What’s With The Lack Of Major Golf Tournaments In The Northwest?

Tiger Woods’ recent win at The Masters has re-energized the golf world. Add to that the immense amount of talent currently on Tour, and it looks like professional golf could not be in a better place.

The Pacific Northwest is blessed with some of the greatest courses in the country, yet there are no regular PGA Tour events anywhere to be found. Yes, Snoqualmie Ridge outside Seattle has hosted a Senior PGA Tour event since 2005, and it is quite successful. But it is just not the same.

The seniors, who play great, entertaining golf, put on a fantastic show. As do the women at the Portland Classic. They prove that seeing a golf tournament in person is an awesome experience, and it’s the case whether you’re a diehard fan of the game or just a casual observer.

Getting to see the best of the best, in their prime, should be a given for the Northwest, but there are no regular events in Washington, Oregon or Idaho. The fans are here, the courses are here (Hello Bandon Dunes), so why not?

The Tour says it’s a two-fold dilemma. Mainly, they don’t want to undermine the Senior Tour event. They fear consumers would choose the PGA over the Seniors and reduce attendance. It’s a valid point.

The second reason has to do with money. Putting on a regular tour event is not cheap. Securing major corporate sponsorships is a huge endeavor as well.

So where does that leave Northwest golf-viewing fans?

Major Tournament golf is our only hope.

There are four Majors each year: The Masters, the U.S. Open, the PGA Championship and the (British) Open Championship. The Masters is the only tournament held on the same course each year.

The Northwest has been blessed twice with hosting two ‘Majors’ in the last 20 years. The first was the PGA Championship held in 1998 at the Sahalee Country Club in Redmond, Washington. Most recently, Chambers Bay in Tacoma was the site of the 2015 U.S. Open. It was the first Open in the 115-year history of the championship to be played in the Northwest.

I spent the entire week of that tournament walking the grounds and watching the golf. For a huge fan of the game it was like being a kid in a candy store. The best players in the world competing on a course in my hometown. Wow!

The image of Jordan Spieth raising the trophy as the sun set with the Puget Sound in the background is still fresh in my head. I want more.

The course took a beating that week as unseasonably hot weather dried up the course, much to the chagrin of many of the players. And they weren’t quiet about it.

Billy Horschel said he lost respect for the USGA and their set up of the course. Henrik Stenson compared the Chambers Bay greens to “broccoli,” and Rory McIlroy insisted they were really more like “cauliflower.”

Not the most ringing endorsements.

So, what’s the solution for getting more Majors in the Northwest? I think it all falls into the lap of the folks at Chambers Bay. A friend of mine on the finance committee at Sahalee says membership doesn’t want more tournaments. Does Bandon Dunes have the facilities to put on a huge tournament? Are there any other courses in the Northwest even on the PGA or USGA’s radar?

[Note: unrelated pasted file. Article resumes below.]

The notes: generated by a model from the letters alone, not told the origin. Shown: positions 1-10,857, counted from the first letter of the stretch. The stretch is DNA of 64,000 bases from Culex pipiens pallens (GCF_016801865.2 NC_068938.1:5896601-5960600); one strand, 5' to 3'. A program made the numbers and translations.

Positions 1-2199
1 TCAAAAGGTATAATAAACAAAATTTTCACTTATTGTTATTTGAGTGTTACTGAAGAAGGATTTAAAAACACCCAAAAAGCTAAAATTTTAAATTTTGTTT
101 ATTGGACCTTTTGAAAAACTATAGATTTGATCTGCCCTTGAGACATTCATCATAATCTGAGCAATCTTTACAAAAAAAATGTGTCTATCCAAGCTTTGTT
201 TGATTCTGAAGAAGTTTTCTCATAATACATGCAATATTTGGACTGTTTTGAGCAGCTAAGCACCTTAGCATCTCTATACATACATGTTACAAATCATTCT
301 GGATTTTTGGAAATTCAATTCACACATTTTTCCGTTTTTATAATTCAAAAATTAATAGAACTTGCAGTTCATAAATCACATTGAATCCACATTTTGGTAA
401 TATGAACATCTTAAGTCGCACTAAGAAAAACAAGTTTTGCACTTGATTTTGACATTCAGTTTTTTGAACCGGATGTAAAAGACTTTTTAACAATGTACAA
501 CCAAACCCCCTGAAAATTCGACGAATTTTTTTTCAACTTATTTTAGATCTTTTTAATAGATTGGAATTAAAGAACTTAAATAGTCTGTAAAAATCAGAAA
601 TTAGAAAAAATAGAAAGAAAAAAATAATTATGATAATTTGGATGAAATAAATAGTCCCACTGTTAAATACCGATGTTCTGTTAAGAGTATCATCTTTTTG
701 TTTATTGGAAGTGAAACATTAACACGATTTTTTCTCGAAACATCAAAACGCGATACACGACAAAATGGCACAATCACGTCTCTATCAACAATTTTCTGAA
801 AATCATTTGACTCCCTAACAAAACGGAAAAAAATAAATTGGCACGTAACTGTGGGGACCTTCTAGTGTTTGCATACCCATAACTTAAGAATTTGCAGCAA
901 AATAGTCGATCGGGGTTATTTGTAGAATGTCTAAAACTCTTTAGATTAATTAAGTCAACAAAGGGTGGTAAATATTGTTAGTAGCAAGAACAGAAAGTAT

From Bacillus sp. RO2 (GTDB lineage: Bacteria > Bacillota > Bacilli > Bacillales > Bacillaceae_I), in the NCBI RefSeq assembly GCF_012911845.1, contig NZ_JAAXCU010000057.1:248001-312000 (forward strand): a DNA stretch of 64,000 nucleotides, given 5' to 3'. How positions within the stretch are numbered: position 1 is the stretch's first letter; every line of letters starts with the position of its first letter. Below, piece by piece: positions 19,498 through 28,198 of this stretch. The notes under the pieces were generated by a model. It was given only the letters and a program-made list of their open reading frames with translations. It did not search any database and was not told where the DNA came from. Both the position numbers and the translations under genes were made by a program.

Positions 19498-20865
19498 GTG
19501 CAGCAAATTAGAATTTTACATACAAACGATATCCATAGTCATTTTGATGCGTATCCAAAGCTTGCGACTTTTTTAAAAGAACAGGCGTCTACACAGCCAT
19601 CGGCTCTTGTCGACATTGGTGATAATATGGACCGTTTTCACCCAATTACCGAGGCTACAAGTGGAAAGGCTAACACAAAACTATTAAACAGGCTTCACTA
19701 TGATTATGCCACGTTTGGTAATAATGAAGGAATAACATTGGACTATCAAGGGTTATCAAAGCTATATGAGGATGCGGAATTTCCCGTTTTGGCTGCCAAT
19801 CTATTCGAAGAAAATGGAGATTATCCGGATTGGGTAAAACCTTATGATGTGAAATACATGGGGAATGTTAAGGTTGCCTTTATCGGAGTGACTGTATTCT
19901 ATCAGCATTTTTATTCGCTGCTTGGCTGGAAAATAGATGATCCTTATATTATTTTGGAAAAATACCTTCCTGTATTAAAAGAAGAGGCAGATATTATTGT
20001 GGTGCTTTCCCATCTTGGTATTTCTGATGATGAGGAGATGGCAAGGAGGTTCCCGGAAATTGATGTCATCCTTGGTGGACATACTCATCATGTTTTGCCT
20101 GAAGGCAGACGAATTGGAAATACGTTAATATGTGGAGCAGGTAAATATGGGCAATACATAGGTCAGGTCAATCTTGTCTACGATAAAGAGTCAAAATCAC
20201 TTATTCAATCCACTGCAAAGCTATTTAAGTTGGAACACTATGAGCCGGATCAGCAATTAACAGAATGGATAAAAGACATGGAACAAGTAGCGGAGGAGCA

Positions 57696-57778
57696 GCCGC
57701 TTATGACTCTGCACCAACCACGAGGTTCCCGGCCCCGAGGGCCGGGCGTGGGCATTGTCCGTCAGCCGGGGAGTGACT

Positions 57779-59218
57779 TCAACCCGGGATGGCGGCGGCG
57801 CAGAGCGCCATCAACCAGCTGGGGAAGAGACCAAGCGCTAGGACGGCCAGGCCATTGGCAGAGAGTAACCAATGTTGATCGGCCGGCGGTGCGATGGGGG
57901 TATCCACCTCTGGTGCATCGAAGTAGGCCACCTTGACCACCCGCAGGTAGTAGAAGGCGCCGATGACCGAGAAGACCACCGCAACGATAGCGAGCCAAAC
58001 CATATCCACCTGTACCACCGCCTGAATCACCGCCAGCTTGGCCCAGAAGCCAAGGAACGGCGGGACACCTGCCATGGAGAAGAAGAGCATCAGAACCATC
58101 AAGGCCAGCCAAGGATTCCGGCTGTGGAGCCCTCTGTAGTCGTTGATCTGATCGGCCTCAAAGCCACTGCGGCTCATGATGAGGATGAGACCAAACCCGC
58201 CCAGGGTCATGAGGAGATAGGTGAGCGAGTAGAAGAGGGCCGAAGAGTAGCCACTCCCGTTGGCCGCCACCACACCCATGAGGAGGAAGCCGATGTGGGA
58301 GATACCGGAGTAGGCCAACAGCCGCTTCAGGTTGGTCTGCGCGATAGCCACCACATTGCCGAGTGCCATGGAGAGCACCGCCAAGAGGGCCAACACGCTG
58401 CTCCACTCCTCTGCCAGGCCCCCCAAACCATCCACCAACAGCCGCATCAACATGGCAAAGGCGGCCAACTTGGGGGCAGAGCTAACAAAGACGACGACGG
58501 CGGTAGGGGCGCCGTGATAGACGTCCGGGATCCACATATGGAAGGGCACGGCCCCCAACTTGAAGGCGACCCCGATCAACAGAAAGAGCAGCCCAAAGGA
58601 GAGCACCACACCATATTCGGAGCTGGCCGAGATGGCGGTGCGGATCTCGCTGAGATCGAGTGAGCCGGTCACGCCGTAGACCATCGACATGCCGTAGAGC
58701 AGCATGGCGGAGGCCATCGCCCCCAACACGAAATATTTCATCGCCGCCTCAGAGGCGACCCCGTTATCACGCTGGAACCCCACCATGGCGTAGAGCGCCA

It comes back to Chambers Bay.

The reason I’m telling you all this? I recently played the course after it re-opened with all new greens. The golf course closed in October so its fine fescue grass could be replaced with poa annua, the predominant golf grass in the Northwest. The $238,000 project got underway after all the complaints about the dirt-and-sandpaper greens ruining the Open.

If the new greens are what it is going to take for golf to come back to Tacoma, I can say first-hand it was a great move. Granted, I played the course just a week after it reopened, but I found the new putting surfaces to be in great shape. Give them some time to mature over the summer, and I really think Chambers Bay is on to something.

The greens remodel still left in place all the tricky undulations and nasty lies, but the new grass is smooth as can be. In due time, any pro coming back to Tacoma will be pleasantly surprised with the consistency. They kept all the features that make Chambers Bay unique, and it still gives golfers a true test. A championship test.

The U.S. Amateur Four-Ball Championship will be the dry run in 2021 to see if the new greens are what the golf world is looking for. I, for one, hope it passes the test. I want more golf in my neighborhood.

About John D. Hunter 55 Articles
John D. Hunter is Montana native but grew up in the Tacoma/Seattle area and proudly attended Washington State University. He is a former morning show producer on KJR SportsRadio in Seattle. For 7 years he produced ‘Knight in the Morning’ with Michael Knight and New York Vinnie. From there he moved to ESPN.com where he spent another 7 years as an Interactive Editor and Soccer reporter/writer. He has covered 3 Super Bowls, the NBA Finals, 1998 World Cup in France and many more sporting events.